Melissa Parker (Smashing Interviews Magazine): In the 60s and 70s, was it difficult to get roles as a strong, assertive woman?

Doris Roberts: No. I didn’t find it difficult at all.

Melissa Parker (Smashing Interviews Magazine): Weren’t you the first choice for the character of Vivian (Rue McClanahan) on Maude?

Doris Roberts: I’m not sure about that. If I was, no one ever told me that.

Melissa Parker (Smashing Interviews Magazine): In 1996, the perfect storm happened with Everybody Loves Raymond and that fantastic cast!

Doris Roberts: Nine years of that! We were on in 171 countries in the world.

Melissa Parker (Smashing Interviews Magazine): Why is Everybody Loves Raymond still popular with fans today?

Doris Roberts: I think it’s still popular because it’s based on reality. The relationships are based on reality. There were wonderful writers on the show and wonderful actors. I loved working with Peter Boyle. It was a joy to work with him. He died, you know. But we had a good time working together.

Ray Romano is a great guy. He’s real and he’s honest. He has great integrity. He works real hard. He’s in New York now with his other show, so that’s exciting.

Melissa Parker (Smashing Interviews Magazine): Will you appear again on The Middle as Mrs. Rinsky?

Doris Roberts: I don’t think so because we had a special relationship on Everybody Loves Raymond. I did two of those shows, and I guess they thought that was enough. They didn’t want it to look like they were doing Everybody Loves Raymond instead of Patricia’s show, you know.

Melissa Parker (Smashing Interviews Magazine): Was there ever a time in your career where the press printed or said something wrong about you, or something you didn’t like?

Doris Roberts: (laughs) No, thank God! No, they haven’t. People stop me on the street all the time, and they start by saying, “I love you and I love your work.” What more can I ask for? I’ve also written my autobiography called Are You Hungry, Dear?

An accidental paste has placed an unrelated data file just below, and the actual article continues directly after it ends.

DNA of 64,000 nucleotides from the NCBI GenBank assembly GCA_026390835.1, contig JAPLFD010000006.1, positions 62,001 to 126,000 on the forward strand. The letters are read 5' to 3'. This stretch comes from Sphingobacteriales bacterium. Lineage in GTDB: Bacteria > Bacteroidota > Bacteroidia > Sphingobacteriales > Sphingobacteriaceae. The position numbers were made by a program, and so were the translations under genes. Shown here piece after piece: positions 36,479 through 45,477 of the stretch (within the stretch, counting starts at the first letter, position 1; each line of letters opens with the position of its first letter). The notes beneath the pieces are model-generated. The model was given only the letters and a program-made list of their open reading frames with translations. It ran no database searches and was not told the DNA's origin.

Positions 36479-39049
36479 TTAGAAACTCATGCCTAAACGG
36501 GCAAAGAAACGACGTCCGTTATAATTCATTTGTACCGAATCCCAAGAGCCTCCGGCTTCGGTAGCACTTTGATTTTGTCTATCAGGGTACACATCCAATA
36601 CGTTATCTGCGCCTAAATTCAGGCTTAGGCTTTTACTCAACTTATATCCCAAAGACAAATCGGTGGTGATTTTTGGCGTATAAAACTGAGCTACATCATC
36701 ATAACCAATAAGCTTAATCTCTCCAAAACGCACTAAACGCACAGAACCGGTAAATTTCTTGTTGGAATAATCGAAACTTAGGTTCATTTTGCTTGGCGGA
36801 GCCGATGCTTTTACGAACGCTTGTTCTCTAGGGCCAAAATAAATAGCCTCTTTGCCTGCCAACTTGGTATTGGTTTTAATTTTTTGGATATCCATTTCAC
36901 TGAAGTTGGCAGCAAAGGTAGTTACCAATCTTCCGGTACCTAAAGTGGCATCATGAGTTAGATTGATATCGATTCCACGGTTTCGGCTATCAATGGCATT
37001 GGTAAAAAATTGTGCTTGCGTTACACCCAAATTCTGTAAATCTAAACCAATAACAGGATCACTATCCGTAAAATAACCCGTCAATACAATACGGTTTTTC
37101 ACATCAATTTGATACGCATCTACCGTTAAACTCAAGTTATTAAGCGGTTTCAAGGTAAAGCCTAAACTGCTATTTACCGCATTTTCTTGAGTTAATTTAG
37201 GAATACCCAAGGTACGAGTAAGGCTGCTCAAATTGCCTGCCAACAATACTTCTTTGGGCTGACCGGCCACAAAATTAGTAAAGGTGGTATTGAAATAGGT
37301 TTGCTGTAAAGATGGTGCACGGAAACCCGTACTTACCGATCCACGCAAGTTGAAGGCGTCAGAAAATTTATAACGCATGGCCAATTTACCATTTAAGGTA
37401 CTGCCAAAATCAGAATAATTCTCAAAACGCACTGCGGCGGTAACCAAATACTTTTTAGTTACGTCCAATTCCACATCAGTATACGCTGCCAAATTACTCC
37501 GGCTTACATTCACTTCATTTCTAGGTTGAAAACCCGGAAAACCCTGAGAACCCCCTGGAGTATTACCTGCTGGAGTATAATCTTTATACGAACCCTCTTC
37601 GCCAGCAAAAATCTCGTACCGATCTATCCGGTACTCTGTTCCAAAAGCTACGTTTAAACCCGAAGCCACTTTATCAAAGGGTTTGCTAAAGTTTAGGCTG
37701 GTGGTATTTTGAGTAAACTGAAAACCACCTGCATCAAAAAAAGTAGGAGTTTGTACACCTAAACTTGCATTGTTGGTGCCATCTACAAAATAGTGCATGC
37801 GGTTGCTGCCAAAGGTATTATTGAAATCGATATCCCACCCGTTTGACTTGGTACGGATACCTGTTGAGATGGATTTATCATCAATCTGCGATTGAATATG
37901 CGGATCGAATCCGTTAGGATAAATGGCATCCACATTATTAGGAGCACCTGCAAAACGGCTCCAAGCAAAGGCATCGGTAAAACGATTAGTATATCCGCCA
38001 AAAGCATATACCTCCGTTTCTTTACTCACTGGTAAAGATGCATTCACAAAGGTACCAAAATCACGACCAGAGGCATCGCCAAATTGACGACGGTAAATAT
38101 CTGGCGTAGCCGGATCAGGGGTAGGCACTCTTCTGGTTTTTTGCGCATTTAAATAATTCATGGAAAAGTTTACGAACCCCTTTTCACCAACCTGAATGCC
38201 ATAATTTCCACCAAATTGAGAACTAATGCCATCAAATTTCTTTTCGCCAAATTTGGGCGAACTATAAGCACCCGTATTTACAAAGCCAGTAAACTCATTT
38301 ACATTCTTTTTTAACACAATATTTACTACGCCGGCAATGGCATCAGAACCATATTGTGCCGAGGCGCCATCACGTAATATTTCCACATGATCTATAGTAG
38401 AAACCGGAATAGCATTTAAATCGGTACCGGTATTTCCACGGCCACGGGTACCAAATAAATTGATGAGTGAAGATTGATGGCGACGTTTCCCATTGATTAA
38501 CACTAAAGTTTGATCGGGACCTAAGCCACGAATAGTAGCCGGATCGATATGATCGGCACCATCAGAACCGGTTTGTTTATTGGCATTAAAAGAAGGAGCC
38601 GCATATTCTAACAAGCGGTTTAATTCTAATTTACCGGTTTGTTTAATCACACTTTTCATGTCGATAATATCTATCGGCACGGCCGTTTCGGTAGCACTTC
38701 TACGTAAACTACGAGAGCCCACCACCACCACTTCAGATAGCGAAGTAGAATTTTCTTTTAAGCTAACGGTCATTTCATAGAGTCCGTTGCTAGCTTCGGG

Melissa Parker (Smashing Interviews Magazine): What’s your favorite role over your entire career?

Doris Roberts: Oh, my goodness. It’s hard to choose because when I’m working in a role, I’m fully involved in what I’m doing. Then I go off into the next show, and I have to get myself all ready for that. This is a wonderful acting class at the Beverly Hills Playhouse. You can never stop learning. Keep working at it, and you’re going to get better.

Melissa Parker (Smashing Interviews Magazine): Is your son, Michael, in show business?

Doris Roberts: Not anymore, no.

Melissa Parker (Smashing Interviews Magazine): Do you have grandchildren?

Doris Roberts: I do. I have three wonderful grandchildren. Two of them have graduated college. One of them went to get a job out of college, and he got the first one he applied for. How about that?

Melissa Parker (Smashing Interviews Magazine): What kind of a grandmother are you?

Doris Roberts: A good grandma. I love them. I just love them.

Melissa Parker (Smashing Interviews Magazine): Your favorite charities?

Doris Roberts: I’ve had 18 years working for Children Affected by AIDS Foundation, and I’ve raised $80 million.

Melissa Parker (Smashing Interviews Magazine): I know you’re a registered Democrat. What do you think about Donald Trump?

Doris Roberts: I think he needs help, don’t you?

Melissa Parker (Smashing Interviews Magazine): Is show business difficult for an older actor?

Doris Roberts: Well, you’ve got to be pretty healthy to get around. You’ve got to remember lines and look good. It has its moments. You have to be lucky enough to be able to get around and have your brain clear so you can memorize. But that’s all part of life, isn’t it? I’m in good shape. I get out in the mornings on my bike, and I do three miles at least. How about that? I want to be healthy.

Melissa Parker (Smashing Interviews Magazine): Doris, it was an honor and a pleasure chatting with you today.

Doris Roberts: I had a good time. Thank you.

© 2016 Smashing Interviews Magazine. All rights reserved. This material may not be published, broadcast, rewritten or redistributed without the express written consent of the publisher.